I was new to this whole writing thing. Well, not completely new. I’d been writing for many years already, but I’d never researched what goes into writing well and crafting a well-written novel. Until that day.
One afternoon late summer 2017, I finally started searching. How do you write a novel, and write it well? How does one go about outlining it? What goes into editing? You can imagine how overwhelmed I felt at the massive amount of information I got. As a writer just discovering these things, I felt dazed and not a little confused.
But I was ready. Ready to take my writing to the next level and finally actively pursue my dreams of publishing one day. All the authors and writer bloggers I learned from gave me a strong foundation to begin this. But looking back now, I realize there were a few things that I wish I knew, wish I’d been told. Life as a beginning writer would have been that much easier.
I want to share these things with you, hoping that it will help you cultivate a better creative life...
Find your own creative process
I was too stuck on copying other successful authors and writers. Mimicking their creative habits and processes. I thought what I was doing was right. I mean, they’re the experts, right?
Yes, they’re experts. But I was wrong in copying them.
Everyone is different. And because of that, everyone has a different creative process and ways of going about writing a novel. Art is beautiful in that there is never just one way of doing it. It's fluid and changes and moulds to your own process.
To the writer just beginning...Take time to experiment with different things. Just because your favourite author is an extensive plotter, doesn’t mean you have to be to write a successful book. Don’t settle with copying others; try different things to find the perfect creative writing process that fits you.
It’s not a race to get published
It’s hard. Being a young writer and watching other young writers get published while you’re still trying to figure things out. Jealousy can creep in, and dissatisfaction with your own writing. But everyone’s on their own journey, and some may be farther along than you are.
To the writer just beginning... You’re on a road on your own writing journey. Others are on the road too. Some are in front of you and some are behind. But you’re all moving forward. It’s okay to not be where you want to be right now. You’re working hard to improve and you love what you do, and that’s what’s important.
Practice doesn’t make perfect
The famous “practice makes perfect” phrase does not apply to writing. Writing is not an art that you can achieve perfection in. Ask any successful author and they’ll tell you the same thing, that they have things to learn and get better at too.
But practice does make better. And better and better, if you keep practising and working at it.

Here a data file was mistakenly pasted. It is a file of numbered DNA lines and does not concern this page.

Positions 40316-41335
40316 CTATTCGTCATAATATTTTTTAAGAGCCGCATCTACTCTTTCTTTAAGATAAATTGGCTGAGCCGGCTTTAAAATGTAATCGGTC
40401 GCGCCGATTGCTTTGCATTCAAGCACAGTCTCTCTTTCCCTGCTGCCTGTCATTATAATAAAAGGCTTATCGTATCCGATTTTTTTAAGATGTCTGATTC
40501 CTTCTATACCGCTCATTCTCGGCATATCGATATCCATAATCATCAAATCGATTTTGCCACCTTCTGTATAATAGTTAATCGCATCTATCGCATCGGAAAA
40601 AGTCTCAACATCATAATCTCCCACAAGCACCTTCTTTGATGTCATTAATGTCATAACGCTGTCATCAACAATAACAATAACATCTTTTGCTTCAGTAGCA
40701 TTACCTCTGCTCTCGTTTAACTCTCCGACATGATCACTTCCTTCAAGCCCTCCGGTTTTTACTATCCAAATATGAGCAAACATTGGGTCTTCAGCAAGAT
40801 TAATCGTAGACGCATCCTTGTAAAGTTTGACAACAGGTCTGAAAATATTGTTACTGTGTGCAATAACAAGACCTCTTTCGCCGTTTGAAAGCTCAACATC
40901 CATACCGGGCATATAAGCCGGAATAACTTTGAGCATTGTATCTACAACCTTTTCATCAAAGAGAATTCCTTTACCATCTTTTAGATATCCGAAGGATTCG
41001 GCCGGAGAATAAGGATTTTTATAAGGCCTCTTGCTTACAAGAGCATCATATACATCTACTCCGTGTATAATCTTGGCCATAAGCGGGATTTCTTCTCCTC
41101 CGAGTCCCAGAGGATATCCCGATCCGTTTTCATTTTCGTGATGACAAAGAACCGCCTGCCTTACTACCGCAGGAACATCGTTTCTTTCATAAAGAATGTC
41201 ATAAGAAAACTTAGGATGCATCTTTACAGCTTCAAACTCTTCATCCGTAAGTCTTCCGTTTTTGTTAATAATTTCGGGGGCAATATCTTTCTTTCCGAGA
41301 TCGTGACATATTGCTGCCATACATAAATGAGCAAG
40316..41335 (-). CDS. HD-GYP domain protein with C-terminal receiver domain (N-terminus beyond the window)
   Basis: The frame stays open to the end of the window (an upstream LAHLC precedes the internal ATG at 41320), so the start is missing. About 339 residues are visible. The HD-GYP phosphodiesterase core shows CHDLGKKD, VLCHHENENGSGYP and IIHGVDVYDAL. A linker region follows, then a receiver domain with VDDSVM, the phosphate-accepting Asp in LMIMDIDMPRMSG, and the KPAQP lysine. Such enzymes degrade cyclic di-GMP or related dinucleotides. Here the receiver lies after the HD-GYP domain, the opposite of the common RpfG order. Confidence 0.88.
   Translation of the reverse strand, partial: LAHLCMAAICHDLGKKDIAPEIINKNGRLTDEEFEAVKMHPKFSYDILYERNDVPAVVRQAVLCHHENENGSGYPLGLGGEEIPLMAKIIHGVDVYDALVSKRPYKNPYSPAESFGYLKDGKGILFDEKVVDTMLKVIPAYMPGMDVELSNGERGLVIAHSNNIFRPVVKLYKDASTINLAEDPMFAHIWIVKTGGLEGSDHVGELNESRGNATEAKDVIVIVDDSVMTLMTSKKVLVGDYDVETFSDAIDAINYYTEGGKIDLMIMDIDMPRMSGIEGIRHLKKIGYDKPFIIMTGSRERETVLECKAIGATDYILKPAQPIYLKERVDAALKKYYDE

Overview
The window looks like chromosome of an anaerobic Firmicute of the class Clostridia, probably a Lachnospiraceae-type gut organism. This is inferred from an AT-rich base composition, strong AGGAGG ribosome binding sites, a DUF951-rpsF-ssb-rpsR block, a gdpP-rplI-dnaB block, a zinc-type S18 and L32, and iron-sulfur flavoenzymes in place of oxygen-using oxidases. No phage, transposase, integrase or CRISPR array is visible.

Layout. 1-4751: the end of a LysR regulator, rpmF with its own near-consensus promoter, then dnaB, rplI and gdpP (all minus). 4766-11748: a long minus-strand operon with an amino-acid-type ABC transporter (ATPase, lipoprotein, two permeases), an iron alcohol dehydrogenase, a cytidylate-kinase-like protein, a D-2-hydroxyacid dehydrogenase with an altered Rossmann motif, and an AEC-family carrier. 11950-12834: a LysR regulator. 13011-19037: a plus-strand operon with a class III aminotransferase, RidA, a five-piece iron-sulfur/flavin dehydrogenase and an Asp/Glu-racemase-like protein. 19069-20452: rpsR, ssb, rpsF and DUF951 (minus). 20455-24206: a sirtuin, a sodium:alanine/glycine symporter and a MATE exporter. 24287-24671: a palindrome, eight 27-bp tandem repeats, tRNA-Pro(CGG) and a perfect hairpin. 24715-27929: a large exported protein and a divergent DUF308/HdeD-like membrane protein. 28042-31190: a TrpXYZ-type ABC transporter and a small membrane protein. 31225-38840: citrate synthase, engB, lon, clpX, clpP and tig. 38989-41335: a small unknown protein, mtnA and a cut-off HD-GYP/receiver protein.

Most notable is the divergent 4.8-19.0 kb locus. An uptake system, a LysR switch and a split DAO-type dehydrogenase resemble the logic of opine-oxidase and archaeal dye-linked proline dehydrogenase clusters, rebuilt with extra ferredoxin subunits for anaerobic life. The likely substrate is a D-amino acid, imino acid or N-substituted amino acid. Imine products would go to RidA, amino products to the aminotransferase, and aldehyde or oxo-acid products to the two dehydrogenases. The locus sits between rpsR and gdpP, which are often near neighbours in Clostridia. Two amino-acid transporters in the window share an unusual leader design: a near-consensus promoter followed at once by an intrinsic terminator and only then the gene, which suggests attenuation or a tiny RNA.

To the writer just beginning...Don’t worry about getting perfect at writing, because that’s impossible. Storytelling is a constant state of learning new things and practising. But to me, that isn’t a bad thing. It’s thrilling to know that we’ll always be learning and discovering new things and new ways of doing things. Being able to write a perfect novel every time would leave some of the fun out of it.
Word count/writing speed isn’t all that matters
I used to think that a fast writer was a good writer. It’s not. Being able to write fast is a great tool (if you can, that’s great!), but that doesn’t necessarily make you a better writer. The writing world likes to talk about things in numbers: how many words per minute you can write, how many thousand words your novel is, how many pages or chapters you wrote today, what percentage you’re through in your outline, how many novels you’ve finished, etc., etc. It can be intimidating. It can make one begin to frantically pounds out the words to “catch up.”
But how many words you write and how fast isn’t all that matters in storytelling. Quality over quantity. Write at the pace your creativity can flow with.
To the writer just beginning... Find a pace you feel like your creativity can thrive in, and stick with that. Sure, sometimes deadlines (self-imposed or not) can force you to amp up your speed, but never push yourself outside of your comfort-pace if you don’t have to. Focus on writing well, not writing fast.
Figure out/remember your WHY
Discovering the mission or reason behind why you write will fuel you and keep you going when things get tough. Your WHY is going to be the underlying strength behind all your stories, and your message will impact people in deep ways.
Ask yourself WHY you write. Why do you want to show the world your stories? What do you want to accomplish with your writing? How do you want to impact people? Don’t underestimate yourself or the power of storytelling: you could change someone’s life one day.
To the writer just beginning… Ask yourself these questions, then write down the answers. It might take time and thought to figure out the answers, but it will be extremely beneficial to you to know this. When things get tough, when you don’t feel like writing, when you feel unmotivated and discouraged, going back to WHY you do what you do will uplift you and keep you going.
No matter where you are on your writing journey, whether you’re just beginning or have been at it for years, I think every writer needs to know these things. I believe these are some of the foundational elements of a storyteller’s life that need to be fully realized and established to cultivate better writing. I hope these things will help you discover a happier creative lifestyle.